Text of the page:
Here are three things I’ve watched lately and recommend. Coincidentally, they’re all streaming on Max…

I enjoyed HBO’s “Winning Time” series about the LA Lakers, so I was sorry to see the season — and the series — come to an abrupt end Sunday night. Its showrunners must have been told the network was cancelling the show, but at least they got to add some text on screen at the end to remind viewers who don’t remember what happened to the lead characters over the years that followed. Over its seventeen episodes, I fully came to believe that Quincy Isaiah and Solomon Hughes were Magic Johnson and Kareem Abdul-Jabbar. In addition, John C. Reilly as team owner Jerry Buss, Michael Chiklis as Celtics coach Red Auerbach, Gaby Hoffman as Buss’ number two, plus the trio of Tracy Letts, Jason Segel, and Adrien Brody as the Lakers’ coaches during that time were all right on the money. Though it’s not a straight documentary a la ESPN’s “The Last Dance” (about Michael Jordan and the Chicago Bulls), any basketball fan who’s not from Boston would enjoy “Winning Time.”

“Telemarketers” is a wild documentary made by two guys — Sam Lipman-Stern and Pat Pespas — who once worked for a firm called Civic Development Group. They and their colleagues made fundraising calls on behalf of police departments and unions, shaking people down twenty or thirty dollars at a time. It was a wild place to work, with a crew mostly made up of people with criminal records who couldn’t get a job elsewhere. But CDG’s bosses were the only ones who got rich, apparently with the full knowledge and consent of the cops. After a while, Lipman-Stern and Pespas soured on the business and decided to look into who was behind it, how its outrageous tactics were permitted, and why it kept thriving even after a government crackdown. Pespas in particular qualifies as one of those great characters no one could have made up. There’s a great scene towards the end where they finally get a meeting with Connecticut Senator Richard Blumenthal, who — as soon as he sits down with Pespas — decides he’d rather be anywhere else, and the camera catches his disinterest fully. Interestingly, since the success of “Telemarketers,” Blumenthal has announced he’s looking into the sleazy telemarketing industry officially.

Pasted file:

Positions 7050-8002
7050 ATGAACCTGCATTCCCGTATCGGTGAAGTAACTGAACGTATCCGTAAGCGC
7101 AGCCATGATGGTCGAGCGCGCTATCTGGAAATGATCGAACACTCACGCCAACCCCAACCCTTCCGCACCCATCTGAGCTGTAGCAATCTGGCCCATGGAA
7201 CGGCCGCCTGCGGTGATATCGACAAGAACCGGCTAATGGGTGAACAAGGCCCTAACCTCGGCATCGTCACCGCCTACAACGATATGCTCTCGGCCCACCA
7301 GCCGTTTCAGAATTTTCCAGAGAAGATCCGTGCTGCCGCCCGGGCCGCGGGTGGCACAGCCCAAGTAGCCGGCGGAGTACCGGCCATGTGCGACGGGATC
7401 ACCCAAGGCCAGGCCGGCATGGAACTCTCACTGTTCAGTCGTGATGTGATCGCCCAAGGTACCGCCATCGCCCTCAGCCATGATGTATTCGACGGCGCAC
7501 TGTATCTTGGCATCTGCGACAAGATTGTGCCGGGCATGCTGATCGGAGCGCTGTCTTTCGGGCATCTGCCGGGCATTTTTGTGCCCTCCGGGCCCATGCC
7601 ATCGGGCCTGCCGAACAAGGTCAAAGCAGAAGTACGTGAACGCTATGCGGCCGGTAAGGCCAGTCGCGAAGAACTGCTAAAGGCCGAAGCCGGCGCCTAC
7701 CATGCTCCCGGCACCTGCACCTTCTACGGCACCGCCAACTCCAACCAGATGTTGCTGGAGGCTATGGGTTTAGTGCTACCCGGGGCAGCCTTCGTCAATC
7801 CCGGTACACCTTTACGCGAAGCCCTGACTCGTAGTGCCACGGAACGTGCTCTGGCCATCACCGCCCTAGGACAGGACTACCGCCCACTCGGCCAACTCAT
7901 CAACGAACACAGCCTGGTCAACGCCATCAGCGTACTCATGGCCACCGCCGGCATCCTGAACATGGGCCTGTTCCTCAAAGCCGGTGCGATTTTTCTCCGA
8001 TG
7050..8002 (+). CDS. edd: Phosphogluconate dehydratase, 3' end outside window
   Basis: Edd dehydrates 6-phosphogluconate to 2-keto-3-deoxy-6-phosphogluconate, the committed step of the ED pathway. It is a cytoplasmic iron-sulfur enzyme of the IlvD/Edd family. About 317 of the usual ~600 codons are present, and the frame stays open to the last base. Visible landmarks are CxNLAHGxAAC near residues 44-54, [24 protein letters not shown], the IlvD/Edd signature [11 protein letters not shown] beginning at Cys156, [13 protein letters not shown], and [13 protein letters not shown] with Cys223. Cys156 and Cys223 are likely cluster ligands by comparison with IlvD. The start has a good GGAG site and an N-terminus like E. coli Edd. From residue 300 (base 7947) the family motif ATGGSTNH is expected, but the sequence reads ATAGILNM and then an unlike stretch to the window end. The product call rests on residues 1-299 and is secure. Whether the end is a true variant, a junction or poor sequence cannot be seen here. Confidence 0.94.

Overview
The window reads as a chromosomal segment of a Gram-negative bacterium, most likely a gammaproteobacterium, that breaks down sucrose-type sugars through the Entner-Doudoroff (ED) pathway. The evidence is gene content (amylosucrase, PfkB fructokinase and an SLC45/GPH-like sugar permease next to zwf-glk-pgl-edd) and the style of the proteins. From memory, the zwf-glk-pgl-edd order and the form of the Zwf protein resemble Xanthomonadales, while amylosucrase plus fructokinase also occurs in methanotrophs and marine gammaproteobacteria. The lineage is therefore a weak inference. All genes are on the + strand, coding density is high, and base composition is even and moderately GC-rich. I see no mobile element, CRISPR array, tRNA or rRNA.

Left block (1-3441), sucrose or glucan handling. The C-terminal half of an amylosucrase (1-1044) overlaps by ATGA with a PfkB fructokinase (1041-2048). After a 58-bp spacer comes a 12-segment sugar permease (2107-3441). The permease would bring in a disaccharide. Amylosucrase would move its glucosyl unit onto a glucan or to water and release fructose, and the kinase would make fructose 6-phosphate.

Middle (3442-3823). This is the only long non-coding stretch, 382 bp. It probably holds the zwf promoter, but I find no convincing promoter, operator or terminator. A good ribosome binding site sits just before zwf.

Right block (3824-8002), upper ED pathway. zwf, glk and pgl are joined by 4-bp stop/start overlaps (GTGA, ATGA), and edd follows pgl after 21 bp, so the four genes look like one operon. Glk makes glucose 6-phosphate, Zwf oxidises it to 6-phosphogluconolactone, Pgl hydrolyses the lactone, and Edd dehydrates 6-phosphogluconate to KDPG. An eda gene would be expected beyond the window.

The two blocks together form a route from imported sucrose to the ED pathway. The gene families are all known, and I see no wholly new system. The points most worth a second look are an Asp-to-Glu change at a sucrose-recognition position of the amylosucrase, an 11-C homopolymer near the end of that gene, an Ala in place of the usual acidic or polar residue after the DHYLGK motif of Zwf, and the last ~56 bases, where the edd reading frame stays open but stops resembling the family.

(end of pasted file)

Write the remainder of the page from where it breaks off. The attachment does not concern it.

“Jimmy Carter: Rock and Roll President” is a 2020 documentary about how musicians like the Allman Brothers Band, Willie Nelson, and Bob Dylan helped put Carter in the White House. He returned the favor by having them stay over and play gigs there, along with many jazz musicians, including Dizzy Gillespie, Ron Carter, Herbie Hancock, and Chick Corea. The movie also delves into how the Iran hostage crisis and massive inflation ruined Carter’s chances at reelection, as well as the humanitarian work he’s done since leaving 1600 Pennsylvania Avenue — which makes him the Greatest Ex-President Ever.